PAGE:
Norway cruiseTravel

6 June – Day 8 – Geiranger

Geiranger Fjord
Geiranger Fjord

This is more like it.

Geiranger is the first time we feel like we are properly in the fjords.  Steep sided snowcapped mountains and crystal clear water with a slight chill in the air but clear blue skies.

The first thing you need to work out is how to pronounce the name i.e. should you use the German G-EYE-ranger or the English version G-EEE-ranger.  Whatever we opted for somewhere in the middle and didn’t seem to be looked at strangely.  Geiranger has a permanent population of around 200 which swells to around 8,000 in the summer (most of it seemingly in campervans and mobile homes).

Waterfall down to Geiranger Fjord
Waterfall down to Geiranger Fjord

One point worthy of note is that Geiranger is closely associated with the nearby stop of Hellesylt.  But do not confuse the two as there is no easy connecting road although there is a ferry between the two.  Our cruise line confused us by first telling everyone that there was a stop in Hellesylt and then saying there wasn’t one in the morning but would be in the afternoon.  This is inconvenient if you have booked tours independently as it can mess up your schedule (as it almost did ours).  It was also unhelpful that they did not answer my email in advance of the cruise.

Lake near Dalsnibba
Lake near Dalsnibba

Arriving in Geiranger is quite an experience as the MSC Splendida is quite a large ship and Geiranger is a narrow fjord. How the ship managed the three point turn to be facing the opposite direction at docking is a fine example of very precise navigation.  The juxtaposition of the ship and the fjord surrounds is quite a sight and seems strangely at odds (although we later understand that there are some 220+ ships that dock every summer which makes us feel slightly less guilty about the environmental consequences of our arrival (although the slight but visible pawl of diesel fumes makes us less comfortable, especially when the smaller but smokier Aida cruise arrives {note to self, Aida cruise ship is a lot smaller and slightly skanky}).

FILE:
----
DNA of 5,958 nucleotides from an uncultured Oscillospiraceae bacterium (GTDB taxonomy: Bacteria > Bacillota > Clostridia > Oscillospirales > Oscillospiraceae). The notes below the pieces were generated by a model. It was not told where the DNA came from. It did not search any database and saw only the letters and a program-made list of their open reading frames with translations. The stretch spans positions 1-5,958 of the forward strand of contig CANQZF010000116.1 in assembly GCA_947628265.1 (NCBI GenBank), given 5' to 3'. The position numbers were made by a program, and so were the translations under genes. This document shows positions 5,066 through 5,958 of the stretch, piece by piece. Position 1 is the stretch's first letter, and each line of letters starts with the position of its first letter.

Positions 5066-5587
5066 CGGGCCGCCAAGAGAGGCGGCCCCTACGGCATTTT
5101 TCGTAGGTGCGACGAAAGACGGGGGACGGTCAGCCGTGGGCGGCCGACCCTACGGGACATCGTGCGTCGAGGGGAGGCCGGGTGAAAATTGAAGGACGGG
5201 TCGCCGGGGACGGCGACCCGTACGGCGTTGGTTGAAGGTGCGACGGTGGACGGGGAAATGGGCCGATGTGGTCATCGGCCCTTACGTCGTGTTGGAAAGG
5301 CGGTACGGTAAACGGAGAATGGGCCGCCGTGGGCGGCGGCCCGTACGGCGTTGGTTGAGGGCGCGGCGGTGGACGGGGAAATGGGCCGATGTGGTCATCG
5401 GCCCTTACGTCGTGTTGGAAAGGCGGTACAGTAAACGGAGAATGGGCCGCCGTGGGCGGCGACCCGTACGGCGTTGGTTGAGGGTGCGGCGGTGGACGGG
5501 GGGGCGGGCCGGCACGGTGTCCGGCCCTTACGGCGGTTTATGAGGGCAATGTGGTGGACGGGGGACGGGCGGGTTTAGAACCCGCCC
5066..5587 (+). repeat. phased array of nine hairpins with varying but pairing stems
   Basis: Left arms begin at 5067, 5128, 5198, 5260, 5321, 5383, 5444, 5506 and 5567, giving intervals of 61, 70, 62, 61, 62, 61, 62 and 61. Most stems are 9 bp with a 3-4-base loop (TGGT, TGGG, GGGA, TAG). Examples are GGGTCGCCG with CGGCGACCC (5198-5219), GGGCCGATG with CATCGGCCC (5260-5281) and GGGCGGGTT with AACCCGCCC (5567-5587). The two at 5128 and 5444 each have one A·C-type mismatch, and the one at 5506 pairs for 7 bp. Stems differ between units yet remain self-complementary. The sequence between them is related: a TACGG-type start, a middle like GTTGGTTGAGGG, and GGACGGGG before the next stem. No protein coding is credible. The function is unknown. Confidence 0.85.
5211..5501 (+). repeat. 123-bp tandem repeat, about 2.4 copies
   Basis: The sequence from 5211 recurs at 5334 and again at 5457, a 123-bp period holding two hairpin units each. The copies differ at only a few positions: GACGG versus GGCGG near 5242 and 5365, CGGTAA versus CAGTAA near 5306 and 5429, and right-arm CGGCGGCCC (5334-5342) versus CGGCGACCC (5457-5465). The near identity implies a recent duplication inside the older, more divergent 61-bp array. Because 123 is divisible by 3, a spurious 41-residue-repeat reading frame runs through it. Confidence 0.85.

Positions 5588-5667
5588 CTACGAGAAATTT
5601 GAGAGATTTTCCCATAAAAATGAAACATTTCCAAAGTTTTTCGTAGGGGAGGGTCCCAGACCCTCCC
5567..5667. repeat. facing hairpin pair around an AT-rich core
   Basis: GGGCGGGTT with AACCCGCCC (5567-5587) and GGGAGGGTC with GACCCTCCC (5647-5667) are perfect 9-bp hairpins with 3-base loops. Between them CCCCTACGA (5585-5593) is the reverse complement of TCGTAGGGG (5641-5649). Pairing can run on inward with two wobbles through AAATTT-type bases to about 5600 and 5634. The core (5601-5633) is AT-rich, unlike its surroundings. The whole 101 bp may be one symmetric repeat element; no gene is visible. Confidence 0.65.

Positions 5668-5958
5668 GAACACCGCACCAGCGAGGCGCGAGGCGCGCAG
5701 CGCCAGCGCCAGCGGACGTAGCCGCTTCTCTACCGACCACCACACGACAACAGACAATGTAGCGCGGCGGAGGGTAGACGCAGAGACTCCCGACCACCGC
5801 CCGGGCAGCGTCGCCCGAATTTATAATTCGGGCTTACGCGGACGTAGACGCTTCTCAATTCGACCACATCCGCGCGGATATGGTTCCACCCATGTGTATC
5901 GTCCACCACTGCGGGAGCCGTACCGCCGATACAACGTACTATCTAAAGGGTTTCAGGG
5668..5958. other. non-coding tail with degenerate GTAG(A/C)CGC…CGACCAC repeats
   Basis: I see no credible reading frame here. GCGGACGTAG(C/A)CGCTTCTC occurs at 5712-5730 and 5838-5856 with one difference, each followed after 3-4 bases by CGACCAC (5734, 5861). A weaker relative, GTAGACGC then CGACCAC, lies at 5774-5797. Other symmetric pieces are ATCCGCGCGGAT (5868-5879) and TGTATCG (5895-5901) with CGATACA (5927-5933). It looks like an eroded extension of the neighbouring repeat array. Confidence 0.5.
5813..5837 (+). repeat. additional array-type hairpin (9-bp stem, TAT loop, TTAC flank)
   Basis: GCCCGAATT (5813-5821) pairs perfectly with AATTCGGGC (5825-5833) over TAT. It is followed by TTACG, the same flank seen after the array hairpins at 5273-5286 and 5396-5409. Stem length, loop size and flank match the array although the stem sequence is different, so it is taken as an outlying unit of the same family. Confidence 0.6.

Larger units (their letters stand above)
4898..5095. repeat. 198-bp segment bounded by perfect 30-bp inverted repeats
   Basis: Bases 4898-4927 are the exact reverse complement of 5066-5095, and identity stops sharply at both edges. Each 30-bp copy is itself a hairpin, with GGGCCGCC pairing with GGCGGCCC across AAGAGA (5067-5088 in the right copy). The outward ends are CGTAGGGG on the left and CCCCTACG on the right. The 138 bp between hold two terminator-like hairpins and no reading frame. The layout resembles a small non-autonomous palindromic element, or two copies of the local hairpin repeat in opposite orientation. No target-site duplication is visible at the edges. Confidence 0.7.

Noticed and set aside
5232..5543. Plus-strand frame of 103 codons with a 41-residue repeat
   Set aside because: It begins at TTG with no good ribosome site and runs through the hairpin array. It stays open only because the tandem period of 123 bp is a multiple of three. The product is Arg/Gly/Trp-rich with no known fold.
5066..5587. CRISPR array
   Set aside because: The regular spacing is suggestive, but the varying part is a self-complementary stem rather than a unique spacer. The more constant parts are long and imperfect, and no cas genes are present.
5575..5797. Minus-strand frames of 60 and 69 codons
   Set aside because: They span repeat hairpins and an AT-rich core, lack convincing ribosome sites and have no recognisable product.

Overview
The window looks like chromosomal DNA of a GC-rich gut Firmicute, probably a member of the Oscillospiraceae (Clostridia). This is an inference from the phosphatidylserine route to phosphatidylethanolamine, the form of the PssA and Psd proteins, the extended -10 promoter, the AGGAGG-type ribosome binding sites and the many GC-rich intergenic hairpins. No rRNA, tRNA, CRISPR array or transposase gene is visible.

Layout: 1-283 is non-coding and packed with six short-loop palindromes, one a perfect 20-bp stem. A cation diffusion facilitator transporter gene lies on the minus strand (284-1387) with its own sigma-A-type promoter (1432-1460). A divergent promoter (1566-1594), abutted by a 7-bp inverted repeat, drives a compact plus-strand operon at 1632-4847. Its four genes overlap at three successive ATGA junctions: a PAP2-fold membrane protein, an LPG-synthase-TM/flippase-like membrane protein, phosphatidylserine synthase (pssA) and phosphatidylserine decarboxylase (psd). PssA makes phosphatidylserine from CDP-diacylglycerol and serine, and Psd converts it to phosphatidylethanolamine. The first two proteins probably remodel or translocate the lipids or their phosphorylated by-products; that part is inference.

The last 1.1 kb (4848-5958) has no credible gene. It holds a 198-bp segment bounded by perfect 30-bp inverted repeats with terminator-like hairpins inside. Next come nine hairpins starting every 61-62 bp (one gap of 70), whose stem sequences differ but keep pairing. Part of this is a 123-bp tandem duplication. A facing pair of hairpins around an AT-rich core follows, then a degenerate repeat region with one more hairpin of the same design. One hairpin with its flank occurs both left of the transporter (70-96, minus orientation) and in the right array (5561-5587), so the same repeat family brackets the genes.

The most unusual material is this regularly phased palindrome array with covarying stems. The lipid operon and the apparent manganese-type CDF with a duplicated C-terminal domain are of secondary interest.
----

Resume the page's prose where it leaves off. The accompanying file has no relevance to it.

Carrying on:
Location of Geiranger Fjord
Location of Geiranger Fjord

 

After a hastily rearranged scheduled (brought about by the aforementioned scheduling difficulties) we are off promptly at 10:00 am for our first activity of the day, a rib-boat ride up the fjord.  As the other passengers are still organizing themselves (or eating a third breakfast), we have the boat to ourselves and are able to enjoy some quiet time on the fjord looking at the various waterfalls (Seven Sisters etc.) and listening to stories of the local farmers who have abandoned their once perilously perched homes for richer pickings (no doubt in the tourist industry).  The boat ride lasts about one hour normally, slightly longer in our case due to a loss of oil pressure requiring some on the hoof maintenance.

Back from the boat ride we take a walk through the town and up to the local waterfall which is especially impressive given the volume of water hurtling down.  Back into town and we stop by the local chocolate shop (run by Swedes and selling very expensive chocolates), we have a taste but decline a purchase.

P1040296
Seven Sisters waterfall

We’ve opted to take a bus tour next which travels around 22 km out of town to the Dalsnibba mount at around 1,500 meters and some spectacular views back down the Oplenske valley.  Interestingly the road is only open during the summer months as the local climate means there is a lot of snow during the winter which takes 14 days to clear in advance of the peak tourist season.  The road provides a route to Oslo (apparently reachable in around 6-hours – during the winter the route is twice as long over another pass).  We stop on our way at Flydal viewpoint which is pretty much what is says on the tin.  The road to Dalsnibba is twisty, steep and narrow and punctuated by many, many hairpin bends (so if the motion from the boat has not got you yet then this just might).  As we climb higher and higher we are surrounded by more and more snow, enough in fact for some hardy souls to walk up to some distant peaks and ski back down.  It looks like fun.  We also see a number of cyclists on the 10% gradient and this looks like a more doable challenge.  The views at the top are worth the trip although whether the toll road at the top is really worth it is questionable.

Note: the cost of our two tours booked independently was around €180 for two people which compares with the cost for similar tours booked via the Cruise ship of around €180 each.  Ouch.

So a busy day and we’re treated to a repeat of the sights as we head out to pick up passengers on another trip at Hellesylt.

Leave a Reply

Your email address will not be published. Required fields are marked *